Titanic: The Legend Goes On (2000)

There are two versions of this movie for America and you know, that may be two too many. What child wants to watch more than 1,500 people lose their lives? I mean, well, me as a kid because my friend Bill and I built way too many Titanic model kits and used to also build model cities and have natural disasters destroy them and then record audio of dying people in their final moments begging to have their arms amputated. I was a weird kid and even as strange as I was, I would not have watched this movie.

The version I saw of this was 58 minutes with 12 minutes of credits showing deleted scenes instead of the 82-minute long version and I hesitate to learn what was on there.

The heroine is Angelica, the poor servant of a wicked stepmother and two stepsisters who is seeking her mother but only as a locket with a photo of her. Cinderella is on the Titanic and yes, she can speak to the many animals who are also on board. There is also singing.

There is also the ship sinking and mostly everyone dying.

I mean, this movie is at once a combination of Love Boat — many different plots come together like scheming women trying to take the money of rich men and a jewel thief being chased by a cop — and the most sub-Disney movie you’ve avoided at Goodwill because you thought that maybe it was a religious cartoon.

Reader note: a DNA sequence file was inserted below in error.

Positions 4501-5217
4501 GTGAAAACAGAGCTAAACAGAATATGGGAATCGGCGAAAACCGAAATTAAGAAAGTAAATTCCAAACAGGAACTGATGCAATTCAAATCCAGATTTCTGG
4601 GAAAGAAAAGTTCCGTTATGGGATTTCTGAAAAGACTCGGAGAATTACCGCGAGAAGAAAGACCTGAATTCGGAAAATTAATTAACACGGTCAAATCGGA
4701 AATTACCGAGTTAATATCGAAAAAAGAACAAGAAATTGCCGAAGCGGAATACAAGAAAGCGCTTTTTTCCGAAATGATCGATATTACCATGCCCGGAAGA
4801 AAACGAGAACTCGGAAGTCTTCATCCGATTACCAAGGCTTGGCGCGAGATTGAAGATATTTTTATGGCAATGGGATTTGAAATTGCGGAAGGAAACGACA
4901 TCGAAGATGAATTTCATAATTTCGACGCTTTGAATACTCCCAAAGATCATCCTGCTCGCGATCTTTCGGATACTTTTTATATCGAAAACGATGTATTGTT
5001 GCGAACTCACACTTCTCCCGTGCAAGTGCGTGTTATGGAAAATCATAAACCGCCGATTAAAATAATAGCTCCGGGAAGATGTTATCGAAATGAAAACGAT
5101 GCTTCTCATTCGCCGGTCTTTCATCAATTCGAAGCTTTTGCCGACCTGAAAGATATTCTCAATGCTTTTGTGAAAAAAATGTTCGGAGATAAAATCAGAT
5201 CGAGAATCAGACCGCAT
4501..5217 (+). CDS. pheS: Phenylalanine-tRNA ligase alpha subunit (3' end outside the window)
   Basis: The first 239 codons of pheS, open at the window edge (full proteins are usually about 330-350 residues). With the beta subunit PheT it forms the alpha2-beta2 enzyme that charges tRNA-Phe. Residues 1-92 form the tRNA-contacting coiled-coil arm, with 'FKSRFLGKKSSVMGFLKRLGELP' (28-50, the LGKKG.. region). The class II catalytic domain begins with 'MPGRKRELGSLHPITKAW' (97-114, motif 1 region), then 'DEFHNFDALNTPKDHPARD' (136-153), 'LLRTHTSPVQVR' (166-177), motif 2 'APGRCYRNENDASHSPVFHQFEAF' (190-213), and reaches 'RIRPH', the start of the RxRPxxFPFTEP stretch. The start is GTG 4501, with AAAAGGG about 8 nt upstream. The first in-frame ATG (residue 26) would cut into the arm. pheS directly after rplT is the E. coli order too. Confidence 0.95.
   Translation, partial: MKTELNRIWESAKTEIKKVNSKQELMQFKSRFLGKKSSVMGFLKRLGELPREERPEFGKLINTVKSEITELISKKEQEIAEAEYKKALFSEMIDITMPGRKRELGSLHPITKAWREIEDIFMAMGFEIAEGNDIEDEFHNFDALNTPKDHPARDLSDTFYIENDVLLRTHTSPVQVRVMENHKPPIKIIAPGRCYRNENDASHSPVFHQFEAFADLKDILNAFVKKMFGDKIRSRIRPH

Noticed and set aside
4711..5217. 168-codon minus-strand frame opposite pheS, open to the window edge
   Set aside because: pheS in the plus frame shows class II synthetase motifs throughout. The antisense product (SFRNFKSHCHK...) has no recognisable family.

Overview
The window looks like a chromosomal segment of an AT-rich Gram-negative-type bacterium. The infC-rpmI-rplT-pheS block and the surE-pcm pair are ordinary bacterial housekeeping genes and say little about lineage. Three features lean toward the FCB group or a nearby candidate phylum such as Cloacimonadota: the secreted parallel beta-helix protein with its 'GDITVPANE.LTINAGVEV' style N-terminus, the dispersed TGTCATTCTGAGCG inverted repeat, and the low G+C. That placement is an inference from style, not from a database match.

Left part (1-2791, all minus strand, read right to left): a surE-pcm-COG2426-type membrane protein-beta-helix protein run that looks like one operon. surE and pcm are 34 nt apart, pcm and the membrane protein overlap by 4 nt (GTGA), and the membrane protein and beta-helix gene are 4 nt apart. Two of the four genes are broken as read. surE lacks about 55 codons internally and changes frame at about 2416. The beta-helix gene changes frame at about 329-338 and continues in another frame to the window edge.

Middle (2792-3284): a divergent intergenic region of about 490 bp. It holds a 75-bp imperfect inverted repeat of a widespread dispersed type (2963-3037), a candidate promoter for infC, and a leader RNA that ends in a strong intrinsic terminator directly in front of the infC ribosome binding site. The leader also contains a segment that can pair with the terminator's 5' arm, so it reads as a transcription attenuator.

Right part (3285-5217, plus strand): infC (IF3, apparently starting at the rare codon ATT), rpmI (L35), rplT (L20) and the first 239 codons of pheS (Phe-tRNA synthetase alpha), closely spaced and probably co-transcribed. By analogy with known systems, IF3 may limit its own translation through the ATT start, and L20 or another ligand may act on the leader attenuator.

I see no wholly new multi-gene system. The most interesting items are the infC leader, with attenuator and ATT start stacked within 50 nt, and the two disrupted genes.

Yes, there’s an evil chihuahua, some dalmations straight out of 101 Dalmations, some Mexican and Yiddish mice straight out of An American Tale, geese, a bird named Hector and a dog named Fritz who has to be a time traveler because how else would be able to rap and completely take over this movie and do a song called “Party Time?” I’m perfectly fine with cartoon animals being able to walk like humans, wear clothes and have music numbers, but I draw the line at anachronism.

Yet more to the point, should children be watching cartoons where people have to choose to die over their loved ones or remain behind and die because of love? As people recorded those screams on the soundtrack as the ship sinks, did anyone in the booth say, “Why are we making this?”

Characters literally walk away from scenes right in the middle of conversations in this. It’s almost amazing the sheer lack of quality on every level and yet that makes me want to watch this all over again. Like how at one point, someone is trying to get an old lady on one of the lifeboats and says, “Come on miss, you’re the last one on this boat.” She answers, “Rubbish, we’re in the middle of the ocean.” What does that mean?

This had an American consulting writer, Jymn Magon, who also wrote A Goofy MovieThe Book of PoohAn All Dogs Chirstmas Carol and episodes of Duck TalesAdventures of the Gummi BearsChip ‘n’ Dale Rescue Rangers and Darkwing Duck. I really want to speak to Jymn and find out how this happened.

Let me tell you how: the Italy exploitation film industry.

Camillo Teti, who directed and wrote this movie, produced The Dead Are Alive!Exterminators of the Year 3000 and the Killer Crocodile movies. He also directed the very late in the cycle giallo The Killer Is Still Among Us, which is one of the sleaziest I’ve seen so just imagine. That’s the guy making a Titanic movie for kids. He also directed Yo-rhad, un amico dallo spazio, a sciene fiction cartoon that has Ornella Muti in the voice cast.

Speaking of voices, Edmund Purdom is in this.

Of course he is.

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